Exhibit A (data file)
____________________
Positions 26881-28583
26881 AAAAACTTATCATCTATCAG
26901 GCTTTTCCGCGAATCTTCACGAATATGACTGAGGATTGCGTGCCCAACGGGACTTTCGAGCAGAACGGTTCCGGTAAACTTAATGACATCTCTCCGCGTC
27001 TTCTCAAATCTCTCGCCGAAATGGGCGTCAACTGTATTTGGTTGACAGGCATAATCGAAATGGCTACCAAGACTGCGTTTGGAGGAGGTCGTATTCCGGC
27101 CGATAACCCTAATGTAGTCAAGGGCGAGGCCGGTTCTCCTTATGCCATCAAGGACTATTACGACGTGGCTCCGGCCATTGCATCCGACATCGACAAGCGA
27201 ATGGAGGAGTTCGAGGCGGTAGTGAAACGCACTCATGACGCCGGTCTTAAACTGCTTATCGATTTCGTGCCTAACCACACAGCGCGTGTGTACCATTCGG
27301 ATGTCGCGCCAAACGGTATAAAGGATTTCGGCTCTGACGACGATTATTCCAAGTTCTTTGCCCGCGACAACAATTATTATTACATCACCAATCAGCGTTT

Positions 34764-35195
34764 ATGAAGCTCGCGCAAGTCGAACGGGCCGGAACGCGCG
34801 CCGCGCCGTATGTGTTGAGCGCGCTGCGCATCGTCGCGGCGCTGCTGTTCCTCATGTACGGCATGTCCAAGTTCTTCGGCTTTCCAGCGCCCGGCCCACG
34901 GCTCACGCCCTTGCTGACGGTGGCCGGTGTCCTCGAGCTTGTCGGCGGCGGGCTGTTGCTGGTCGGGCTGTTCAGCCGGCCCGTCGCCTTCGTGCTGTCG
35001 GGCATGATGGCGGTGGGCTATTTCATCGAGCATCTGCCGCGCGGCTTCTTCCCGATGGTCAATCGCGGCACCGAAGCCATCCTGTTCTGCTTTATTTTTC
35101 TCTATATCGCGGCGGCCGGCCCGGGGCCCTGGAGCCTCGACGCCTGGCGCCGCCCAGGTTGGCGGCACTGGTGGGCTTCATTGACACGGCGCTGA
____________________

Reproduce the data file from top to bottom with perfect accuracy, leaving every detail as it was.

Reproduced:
Positions 26881-28583
26881 AAAAACTTATCATCTATCAG
26901 GCTTTTCCGCGAATCTTCACGAATATGACTGAGGATTGCGTGCCCAACGGGACTTTCGAGCAGAACGGTTCCGGTAAACTTAATGACATCTCTCCGCGTC
27001 TTCTCAAATCTCTCGCCGAAATGGGCGTCAACTGTATTTGGTTGACAGGCATAATCGAAATGGCTACCAAGACTGCGTTTGGAGGAGGTCGTATTCCGGC
27101 CGATAACCCTAATGTAGTCAAGGGCGAGGCCGGTTCTCCTTATGCCATCAAGGACTATTACGACGTGGCTCCGGCCATTGCATCCGACATCGACAAGCGA
27201 ATGGAGGAGTTCGAGGCGGTAGTGAAACGCACTCATGACGCCGGTCTTAAACTGCTTATCGATTTCGTGCCTAACCACACAGCGCGTGTGTACCATTCGG
27301 ATGTCGCGCCAAACGGTATAAAGGATTTCGGCTCTGACGACGATTATTCCAAGTTCTTTGCCCGCGACAACAATTATTATTACATCACCAATCAGCGTTT

Positions 34764-35195
34764 ATGAAGCTCGCGCAAGTCGAACGGGCCGGAACGCGCG
34801 CCGCGCCGTATGTGTTGAGCGCGCTGCGCATCGTCGCGGCGCTGCTGTTCCTCATGTACGGCATGTCCAAGTTCTTCGGCTTTCCAGCGCCCGGCCCACG
34901 GCTCACGCCCTTGCTGACGGTGGCCGGTGTCCTCGAGCTTGTCGGCGGCGGGCTGTTGCTGGTCGGGCTGTTCAGCCGGCCCGTCGCCTTCGTGCTGTCG
35001 GGCATGATGGCGGTGGGCTATTTCATCGAGCATCTGCCGCGCGGCTTCTTCCCGATGGTCAATCGCGGCACCGAAGCCATCCTGTTCTGCTTTATTTTTC
35101 TCTATATCGCGGCGGCCGGCCCGGGGCCCTGGAGCCTCGACGCCTGGCGCCGCCCAGGTTGGCGGCACTGGTGGGCTTCATTGACACGGCGCTGA